Kau v. R. – TCC: Failure to withhold 25% on purchase of real estate from a non-resident – taxpayer’s lawyer failed to make adequate inquiries – appeal dismissed

Kau v. R. – TCC:  Failure to withhold 25% on purchase of real estate from a non-resident – taxpayer’s lawyer failed to make adequate inquiries – appeal dismissed


Kau v. The Queen (July 31, 2018 – 2018 TCC 156, Russell J.).

Précis:   The taxpayer purchased a condominium in June 2011 from a vendor who turned out to be a non-resident of Canada.  There was no withholding pursuant to section 116 of the Act on the purchase and CRA assessed the purchaser 25% of the sale price.

Decision:   The Court found that the taxpayer had delegated to his lawyer, Mr. Zou, the responsibility to determine if the vendor, Mr. Yekta, was a non-resident.  The Court further found that Mr. Zou had not acted with due diligence and failed to withhold on the closing of the purchase from Mr. Yekta:

[16]  The Appellant himself did not make enquiry as to the residency of the vendor Mr. Yekta. However, he did, entirely reasonably, engage his solicitor Mr. Zou to at all times act in his best interests in efficiently bringing this real estate transaction to successful conclusion. This would include ensuring no liability attached to the Appellant per section 116 of the Act. Therefore the question is whether Mr. Zou on behalf of his principal the Appellant satisfied paragraph 116(5)(a) by having made “reasonable inquiry” resulting in “no reason to believe that [the Vendor] was not resident in Canada.”


[17]  In the run-up to the June 30, 2011 closing, Mr. Zou became fixed with knowledge that the Vendor’s address for service was an address in Danville, Calif., U.S. He became aware also that two years earlier in 2009 the Vendor had had that same address for service when purchasing the subject Toronto condominium. Also Mr. Zou knew that the Vendor did not reside the Toronto condo he was selling – rather, a tenant of the Vendor had lived there. Mr. Zou testified he was of the view that an address for service was not indicative of residency.


[18]  Did Mr. Zou make “reasonable inquiry”? The one thing he did in respect of the residency matter was on June 21, 2011 requisition from Ms. Chung, “satisfactory evidence of compliance with section 116”. This request yielded from Ms. Chung a draft unsworn “affidavit” and nine days later an actual unsworn “affidavit” signed by the Vendor who declared therein before a California notary public that, “I am not a non-resident of Canada within the meaning of Section 116 of the Income Tax Act (Canada)”. The real estate transaction proceeded to close without $92,000 or any of the purchase price being withheld on account of non-resident tax.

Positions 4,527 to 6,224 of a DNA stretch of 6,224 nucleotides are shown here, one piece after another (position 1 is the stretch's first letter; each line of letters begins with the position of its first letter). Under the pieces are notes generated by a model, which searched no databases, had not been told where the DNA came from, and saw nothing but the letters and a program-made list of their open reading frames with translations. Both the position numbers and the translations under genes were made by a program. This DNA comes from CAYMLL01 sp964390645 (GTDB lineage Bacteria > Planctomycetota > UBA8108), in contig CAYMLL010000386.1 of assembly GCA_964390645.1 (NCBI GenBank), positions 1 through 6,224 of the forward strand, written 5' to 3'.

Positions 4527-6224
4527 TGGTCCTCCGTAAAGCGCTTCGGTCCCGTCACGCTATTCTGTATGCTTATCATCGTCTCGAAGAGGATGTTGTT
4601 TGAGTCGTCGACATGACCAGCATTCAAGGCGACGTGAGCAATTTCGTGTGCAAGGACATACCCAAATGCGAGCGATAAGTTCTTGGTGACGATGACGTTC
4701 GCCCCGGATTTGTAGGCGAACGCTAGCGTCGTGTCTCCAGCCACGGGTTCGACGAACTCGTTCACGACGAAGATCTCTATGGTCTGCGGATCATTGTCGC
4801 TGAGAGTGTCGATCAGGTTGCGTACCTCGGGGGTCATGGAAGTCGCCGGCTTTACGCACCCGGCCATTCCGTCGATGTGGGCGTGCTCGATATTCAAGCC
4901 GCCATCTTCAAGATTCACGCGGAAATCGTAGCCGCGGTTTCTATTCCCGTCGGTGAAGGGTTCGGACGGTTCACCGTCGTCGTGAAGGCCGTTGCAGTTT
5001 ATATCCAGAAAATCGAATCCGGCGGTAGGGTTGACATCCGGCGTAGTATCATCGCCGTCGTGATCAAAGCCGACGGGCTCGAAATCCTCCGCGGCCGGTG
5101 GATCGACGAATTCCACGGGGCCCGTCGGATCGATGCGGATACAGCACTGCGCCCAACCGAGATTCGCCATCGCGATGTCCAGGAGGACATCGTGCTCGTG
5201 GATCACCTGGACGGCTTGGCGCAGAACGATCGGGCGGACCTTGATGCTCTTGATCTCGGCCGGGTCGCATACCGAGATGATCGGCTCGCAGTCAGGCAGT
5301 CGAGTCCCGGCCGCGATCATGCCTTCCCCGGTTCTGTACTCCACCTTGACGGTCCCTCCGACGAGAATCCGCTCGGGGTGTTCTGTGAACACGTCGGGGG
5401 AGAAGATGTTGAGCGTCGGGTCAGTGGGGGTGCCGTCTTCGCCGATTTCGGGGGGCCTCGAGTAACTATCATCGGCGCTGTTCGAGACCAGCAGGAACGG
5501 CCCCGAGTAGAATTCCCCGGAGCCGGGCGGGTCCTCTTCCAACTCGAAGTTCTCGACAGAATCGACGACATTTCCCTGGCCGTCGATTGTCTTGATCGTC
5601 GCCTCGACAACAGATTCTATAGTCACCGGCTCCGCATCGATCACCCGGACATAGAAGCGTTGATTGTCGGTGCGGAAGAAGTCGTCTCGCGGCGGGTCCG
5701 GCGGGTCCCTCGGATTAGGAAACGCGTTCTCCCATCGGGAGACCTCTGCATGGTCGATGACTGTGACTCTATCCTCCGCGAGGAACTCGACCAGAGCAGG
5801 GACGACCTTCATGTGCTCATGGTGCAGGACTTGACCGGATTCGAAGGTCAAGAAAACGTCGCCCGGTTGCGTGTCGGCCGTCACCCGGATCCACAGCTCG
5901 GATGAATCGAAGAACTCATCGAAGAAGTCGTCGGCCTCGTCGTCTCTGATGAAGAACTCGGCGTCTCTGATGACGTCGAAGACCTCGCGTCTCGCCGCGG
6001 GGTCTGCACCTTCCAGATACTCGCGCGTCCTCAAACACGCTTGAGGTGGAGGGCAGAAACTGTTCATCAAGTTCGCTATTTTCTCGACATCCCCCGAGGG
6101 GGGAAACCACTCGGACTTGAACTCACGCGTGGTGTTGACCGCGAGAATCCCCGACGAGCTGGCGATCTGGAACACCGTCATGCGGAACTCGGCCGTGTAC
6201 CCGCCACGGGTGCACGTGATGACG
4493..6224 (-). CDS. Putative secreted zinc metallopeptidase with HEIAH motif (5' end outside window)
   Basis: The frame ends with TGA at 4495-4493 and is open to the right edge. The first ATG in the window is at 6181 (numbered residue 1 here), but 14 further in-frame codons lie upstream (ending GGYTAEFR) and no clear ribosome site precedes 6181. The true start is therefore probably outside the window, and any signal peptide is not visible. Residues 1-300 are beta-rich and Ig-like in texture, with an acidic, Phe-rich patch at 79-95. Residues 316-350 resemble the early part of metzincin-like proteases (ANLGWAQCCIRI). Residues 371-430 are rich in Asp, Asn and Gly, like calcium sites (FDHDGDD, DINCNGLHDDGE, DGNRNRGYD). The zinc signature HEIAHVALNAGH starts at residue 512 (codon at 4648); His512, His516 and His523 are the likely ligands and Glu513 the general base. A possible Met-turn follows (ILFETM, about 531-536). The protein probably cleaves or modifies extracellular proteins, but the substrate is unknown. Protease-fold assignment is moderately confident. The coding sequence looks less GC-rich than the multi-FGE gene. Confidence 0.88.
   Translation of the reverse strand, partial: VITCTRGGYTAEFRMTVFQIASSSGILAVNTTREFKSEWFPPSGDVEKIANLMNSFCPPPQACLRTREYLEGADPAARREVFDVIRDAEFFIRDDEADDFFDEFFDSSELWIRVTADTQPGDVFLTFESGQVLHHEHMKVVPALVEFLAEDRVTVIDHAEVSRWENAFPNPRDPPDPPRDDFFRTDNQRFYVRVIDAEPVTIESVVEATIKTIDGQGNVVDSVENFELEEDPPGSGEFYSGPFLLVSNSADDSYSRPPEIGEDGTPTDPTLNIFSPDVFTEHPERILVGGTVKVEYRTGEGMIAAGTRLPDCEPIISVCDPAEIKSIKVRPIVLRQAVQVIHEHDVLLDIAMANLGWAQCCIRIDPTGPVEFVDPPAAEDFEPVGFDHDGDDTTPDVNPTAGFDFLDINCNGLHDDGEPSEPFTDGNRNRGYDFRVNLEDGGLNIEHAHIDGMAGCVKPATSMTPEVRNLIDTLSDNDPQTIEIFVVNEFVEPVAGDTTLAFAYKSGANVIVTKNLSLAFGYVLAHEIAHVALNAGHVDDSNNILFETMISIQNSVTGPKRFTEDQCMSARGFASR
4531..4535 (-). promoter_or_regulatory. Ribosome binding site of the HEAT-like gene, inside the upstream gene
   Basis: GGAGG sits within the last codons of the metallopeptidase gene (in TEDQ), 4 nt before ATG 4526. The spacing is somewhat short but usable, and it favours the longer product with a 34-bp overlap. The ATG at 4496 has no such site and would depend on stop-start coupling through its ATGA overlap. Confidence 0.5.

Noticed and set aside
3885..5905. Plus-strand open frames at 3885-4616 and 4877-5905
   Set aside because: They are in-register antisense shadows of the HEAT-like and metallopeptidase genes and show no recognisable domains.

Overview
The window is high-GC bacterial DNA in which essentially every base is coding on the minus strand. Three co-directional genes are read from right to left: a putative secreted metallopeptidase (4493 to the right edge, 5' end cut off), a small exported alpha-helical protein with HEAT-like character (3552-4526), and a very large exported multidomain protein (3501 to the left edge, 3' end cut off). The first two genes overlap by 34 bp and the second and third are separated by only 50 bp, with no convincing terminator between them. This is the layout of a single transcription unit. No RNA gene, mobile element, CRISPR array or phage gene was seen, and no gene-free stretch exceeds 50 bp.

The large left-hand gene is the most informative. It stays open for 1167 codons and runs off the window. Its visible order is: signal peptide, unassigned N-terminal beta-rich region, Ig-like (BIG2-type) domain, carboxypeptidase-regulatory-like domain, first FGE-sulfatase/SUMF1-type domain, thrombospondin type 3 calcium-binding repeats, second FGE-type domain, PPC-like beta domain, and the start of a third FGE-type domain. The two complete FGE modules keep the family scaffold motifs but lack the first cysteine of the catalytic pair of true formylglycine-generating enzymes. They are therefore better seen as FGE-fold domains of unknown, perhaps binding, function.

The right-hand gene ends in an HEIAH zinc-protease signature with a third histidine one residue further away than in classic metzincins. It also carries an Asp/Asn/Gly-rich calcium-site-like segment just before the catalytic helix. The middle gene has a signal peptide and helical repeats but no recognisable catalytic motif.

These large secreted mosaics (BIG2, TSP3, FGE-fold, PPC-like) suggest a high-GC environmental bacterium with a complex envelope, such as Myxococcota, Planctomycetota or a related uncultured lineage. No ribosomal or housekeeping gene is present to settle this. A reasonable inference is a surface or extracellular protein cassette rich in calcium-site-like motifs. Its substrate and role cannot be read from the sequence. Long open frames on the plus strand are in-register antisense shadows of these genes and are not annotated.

[22]  If the unsworn affidavit had at all responded to the specific red flags as to potential non-residency (unlikely as Mr. Zou seems not to have asked about such flags), and assuming such responses were corroborative of the Vendor being a resident of Canada, that almost certainly would have been sufficient to constitute for Mr. Zou a “reasonable inquiry”. It is obvious that “reasonable inquiry” entails consideration of not just what was asked, but also of response(s) received. Here, follow-up questions would have been appropriate. To say a brief and bald unsworn statement was sufficient to quell concerns raised or that should have been raised by the California-related red flags is not sufficient. Such statements as to residency can well be wrong, intentionally or not. In my view it is not reasonable that they should unconditionally be accepted where, as here, the option of further enquiry exists. Speaking completely generally, in terms of trustworthiness it must not be overlooked that what is said in these statements, including those unsworn, can mean an immediate lessening by 25% of a seller’s proceeds of sale.


[23]  Thus I conclude that what happened in this case did not constitute “reasonable inquiry”. I find this taking into account that what is “reasonable” could be any of a range of actions, or inaction, determined by the pertinent factual context. The factual context here was such that it was not reasonable to not pursue the matter beyond receipt of the unsworn affidavit. Simple questions such as what was the Vendor’s permanent address as opposed to “address for service” and provision of a copy of the Vendor’s driver’s license, would have done much to bring clarity to this situation without undue further efforts. (It is recognized that answers to these questions would often (but not always) lead to an accurate understanding as to residency, noting as well in this regard subsections 250(3) and (5) of the Act.) The statutory provision involved, subsection 116(5)(a), calls for and deserves more than a brief, baldly stated affidavit or solemn declaration when there are factual red-flags potentially suggestive of non-residency. The matter should then be pursued, to give due effect to the fiscal concern that Parliament sought to address in its drafting of subsection 116(5)(a).

As a result the appeal was dismissed with costs.